Citotel - Royhotel
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- Free High-Speed Internet
- Wheelchair accessibility
- Free parking
- Pets allowed
- Room service
- Business Services
TripAdvisor Reviews Citotel - Royhotel Roye
Travel Blogs from Roye
... French people can be decorative with their graves if they want to be (pic 12).
One major disappointment though was that the top floor was closed due to renovation and restoration. What was kinda neat though was they allowed you to look in on one of the folks doing the restoration work (pic 13). That job must be a little bit stressful I’d imagine.
Speaking of stress. I’ve noticed that Black Friday stuff is showing up in my ...
Leaving Amiens this morning, we travelled firstly to Thieval to begin our journey of the battlefields of The Somme from 1914-1918. The weather was cold and very foggy. Along the way we saw many hunters out in the paddocks with their guns. The hunting season in France has just begun. Something we don't see in Australia. On the 1st July 1916 The first day of the Battle of the Somme began. It was a disaster for the British army and is know as ...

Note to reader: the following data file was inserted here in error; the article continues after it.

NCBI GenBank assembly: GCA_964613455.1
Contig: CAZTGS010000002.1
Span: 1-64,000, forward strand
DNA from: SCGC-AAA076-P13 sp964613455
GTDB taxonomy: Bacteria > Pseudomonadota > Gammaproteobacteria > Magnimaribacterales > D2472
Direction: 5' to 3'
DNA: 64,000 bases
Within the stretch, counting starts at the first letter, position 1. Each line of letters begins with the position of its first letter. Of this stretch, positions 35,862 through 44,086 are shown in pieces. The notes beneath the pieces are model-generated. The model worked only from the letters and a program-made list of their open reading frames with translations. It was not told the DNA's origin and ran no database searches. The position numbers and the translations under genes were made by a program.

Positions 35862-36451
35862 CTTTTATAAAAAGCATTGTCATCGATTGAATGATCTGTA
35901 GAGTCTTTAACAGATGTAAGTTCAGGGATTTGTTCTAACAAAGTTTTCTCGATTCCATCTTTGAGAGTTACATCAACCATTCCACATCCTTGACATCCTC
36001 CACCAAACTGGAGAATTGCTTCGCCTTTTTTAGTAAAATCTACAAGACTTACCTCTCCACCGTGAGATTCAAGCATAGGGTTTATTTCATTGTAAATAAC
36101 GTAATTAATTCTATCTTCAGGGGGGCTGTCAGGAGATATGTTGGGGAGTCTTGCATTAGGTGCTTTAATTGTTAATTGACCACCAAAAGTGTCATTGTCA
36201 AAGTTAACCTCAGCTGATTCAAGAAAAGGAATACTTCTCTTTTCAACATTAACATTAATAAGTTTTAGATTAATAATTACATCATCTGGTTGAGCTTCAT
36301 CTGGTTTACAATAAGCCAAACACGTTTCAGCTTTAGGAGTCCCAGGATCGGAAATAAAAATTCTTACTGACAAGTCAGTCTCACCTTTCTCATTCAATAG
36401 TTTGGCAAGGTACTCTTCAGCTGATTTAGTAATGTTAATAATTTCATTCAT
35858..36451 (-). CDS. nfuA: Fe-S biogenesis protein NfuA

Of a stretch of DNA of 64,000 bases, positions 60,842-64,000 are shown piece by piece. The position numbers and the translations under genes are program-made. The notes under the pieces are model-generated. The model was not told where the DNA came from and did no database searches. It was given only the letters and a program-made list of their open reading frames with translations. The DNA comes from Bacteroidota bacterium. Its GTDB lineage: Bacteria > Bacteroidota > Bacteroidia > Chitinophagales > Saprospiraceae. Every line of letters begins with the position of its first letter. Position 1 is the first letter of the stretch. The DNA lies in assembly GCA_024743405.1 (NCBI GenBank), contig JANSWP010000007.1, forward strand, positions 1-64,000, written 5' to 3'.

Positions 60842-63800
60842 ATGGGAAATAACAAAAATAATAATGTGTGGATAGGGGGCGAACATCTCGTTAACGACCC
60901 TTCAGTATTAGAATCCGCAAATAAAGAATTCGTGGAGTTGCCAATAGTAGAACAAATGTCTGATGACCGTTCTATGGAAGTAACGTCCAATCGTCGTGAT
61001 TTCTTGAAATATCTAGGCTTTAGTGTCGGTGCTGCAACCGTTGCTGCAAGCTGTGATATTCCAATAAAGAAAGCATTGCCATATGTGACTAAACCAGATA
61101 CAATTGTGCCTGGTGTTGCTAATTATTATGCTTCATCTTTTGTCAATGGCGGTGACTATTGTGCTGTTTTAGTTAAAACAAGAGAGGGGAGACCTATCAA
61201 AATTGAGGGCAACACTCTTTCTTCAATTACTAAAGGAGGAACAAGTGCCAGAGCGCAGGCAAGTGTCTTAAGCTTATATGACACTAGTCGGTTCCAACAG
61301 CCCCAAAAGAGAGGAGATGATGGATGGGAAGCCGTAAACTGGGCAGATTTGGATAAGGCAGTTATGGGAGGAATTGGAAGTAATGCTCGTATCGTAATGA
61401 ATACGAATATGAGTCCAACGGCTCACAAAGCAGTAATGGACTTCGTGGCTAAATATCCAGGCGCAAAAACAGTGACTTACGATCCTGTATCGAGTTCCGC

... our bikes again, and although making only a couple of small wrong turns, and a couple of decent climbs once we were on the road, we arrived at the Australian War Memorial, between Villers Bretonneux and Le Hamel. It was truly an impressive sight, and could be seen for miles, perched on the highest hill, with beautiful sandstone monuments and Sacrificial Cross. Again rows upon rows of white headstones, clearly showed the sacrifice so many had made. Of all the Australian lives lost ...
... there today. Most of the Western Front is flat farmland except for some areas where you can clearly see the land has been left untouched after the war (for the last 100 years). At the end of the day we checked into the Mercure Amiens Cathedrale in Amiens. After dumping our bags we all met up in the lobby for drinks and chatted about the moving day we had had. All 10 of us proceeded into the hotel restaurant for dinner, lots of laughs, was a good ...
... of the military today. I know I've always loved the history, but reading it compared to this, changes everything, it was spine tingling at times. It's everything people say it is and more. It was an honour to walk among those who've served out country and never came home. At times we were the only ones in the cemeteries and whilst driving through some of these small villages, I am sure if I closed my eyes, I could hear the Anzac's marching through on their way to the front. Lest We ...